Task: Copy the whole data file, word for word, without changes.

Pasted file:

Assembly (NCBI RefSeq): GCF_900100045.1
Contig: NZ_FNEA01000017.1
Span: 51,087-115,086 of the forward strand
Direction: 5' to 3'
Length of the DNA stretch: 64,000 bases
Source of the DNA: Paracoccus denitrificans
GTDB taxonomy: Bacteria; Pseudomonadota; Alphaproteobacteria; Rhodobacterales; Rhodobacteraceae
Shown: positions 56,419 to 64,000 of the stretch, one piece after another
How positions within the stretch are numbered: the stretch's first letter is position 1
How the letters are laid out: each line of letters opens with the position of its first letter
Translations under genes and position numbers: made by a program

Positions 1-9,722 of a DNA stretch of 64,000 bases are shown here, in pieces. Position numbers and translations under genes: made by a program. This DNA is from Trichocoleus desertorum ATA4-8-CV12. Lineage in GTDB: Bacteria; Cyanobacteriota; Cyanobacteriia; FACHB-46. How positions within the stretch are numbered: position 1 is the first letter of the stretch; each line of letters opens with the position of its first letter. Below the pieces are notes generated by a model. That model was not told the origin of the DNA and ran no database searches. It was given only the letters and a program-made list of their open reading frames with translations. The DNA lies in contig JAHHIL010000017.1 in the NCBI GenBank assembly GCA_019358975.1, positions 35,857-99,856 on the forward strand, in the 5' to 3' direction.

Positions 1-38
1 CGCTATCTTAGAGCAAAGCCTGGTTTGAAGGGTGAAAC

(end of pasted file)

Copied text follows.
Assembly (NCBI RefSeq): GCF_900100045.1
Contig: NZ_FNEA01000017.1
Span: 51,087-115,086 of the forward strand
Direction: 5' to 3'
Length of the DNA stretch: 64,000 bases
Source of the DNA: Paracoccus denitrificans
GTDB taxonomy: Bacteria; Pseudomonadota; Alphaproteobacteria; Rhodobacterales; Rhodobacteraceae
Shown: positions 56,419 to 64,000 of the stretch, one piece after another
How positions within the stretch are numbered: the stretch's first letter is position 1
How the letters are laid out: each line of letters opens with the position of its first letter
Translations under genes and position numbers: made by a program

Positions 1-9,722 of a DNA stretch of 64,000 bases are shown here, in pieces. Position numbers and translations under genes: made by a program. This DNA is from Trichocoleus desertorum ATA4-8-CV12. Lineage in GTDB: Bacteria; Cyanobacteriota; Cyanobacteriia; FACHB-46. How positions within the stretch are numbered: position 1 is the first letter of the stretch; each line of letters opens with the position of its first letter. Below the pieces are notes generated by a model. That model was not told the origin of the DNA and ran no database searches. It was given only the letters and a program-made list of their open reading frames with translations. The DNA lies in contig JAHHIL010000017.1 in the NCBI GenBank assembly GCA_019358975.1, positions 35,857-99,856 on the forward strand, in the 5' to 3' direction.

Positions 1-38
1 CGCTATCTTAGAGCAAAGCCTGGTTTGAAGGGTGAAAC